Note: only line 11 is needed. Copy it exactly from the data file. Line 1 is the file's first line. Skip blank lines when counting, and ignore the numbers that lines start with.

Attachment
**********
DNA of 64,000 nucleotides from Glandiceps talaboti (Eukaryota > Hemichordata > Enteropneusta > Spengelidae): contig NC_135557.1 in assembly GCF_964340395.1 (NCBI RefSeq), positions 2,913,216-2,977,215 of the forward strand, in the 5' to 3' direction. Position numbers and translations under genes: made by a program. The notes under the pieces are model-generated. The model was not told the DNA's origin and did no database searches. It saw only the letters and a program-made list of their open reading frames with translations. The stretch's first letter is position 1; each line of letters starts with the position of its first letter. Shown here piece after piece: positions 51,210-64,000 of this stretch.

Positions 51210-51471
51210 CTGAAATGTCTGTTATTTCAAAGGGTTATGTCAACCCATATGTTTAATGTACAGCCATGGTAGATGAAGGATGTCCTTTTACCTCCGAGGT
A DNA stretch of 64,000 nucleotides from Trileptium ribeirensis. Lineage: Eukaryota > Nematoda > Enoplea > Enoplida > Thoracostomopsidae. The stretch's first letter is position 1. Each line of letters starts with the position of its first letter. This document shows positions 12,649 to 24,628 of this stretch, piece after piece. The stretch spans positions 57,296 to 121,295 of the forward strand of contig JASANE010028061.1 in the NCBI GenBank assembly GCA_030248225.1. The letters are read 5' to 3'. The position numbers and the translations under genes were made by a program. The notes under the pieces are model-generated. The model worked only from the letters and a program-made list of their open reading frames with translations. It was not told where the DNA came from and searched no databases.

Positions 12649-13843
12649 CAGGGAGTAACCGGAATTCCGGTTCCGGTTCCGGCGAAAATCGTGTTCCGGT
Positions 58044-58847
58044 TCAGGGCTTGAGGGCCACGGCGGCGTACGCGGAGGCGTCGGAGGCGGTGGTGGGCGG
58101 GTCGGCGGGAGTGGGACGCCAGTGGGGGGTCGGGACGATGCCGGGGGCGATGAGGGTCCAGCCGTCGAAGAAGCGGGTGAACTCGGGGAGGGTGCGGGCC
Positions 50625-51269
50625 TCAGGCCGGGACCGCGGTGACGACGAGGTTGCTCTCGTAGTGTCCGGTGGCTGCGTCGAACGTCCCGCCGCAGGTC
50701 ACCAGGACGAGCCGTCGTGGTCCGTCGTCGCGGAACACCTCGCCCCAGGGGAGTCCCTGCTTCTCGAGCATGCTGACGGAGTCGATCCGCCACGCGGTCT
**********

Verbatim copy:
50625 TCAGGCCGGGACCGCGGTGACGACGAGGTTGCTCTCGTAGTGTCCGGTGGCTGCGTCGAACGTCCCGCCGCAGGTC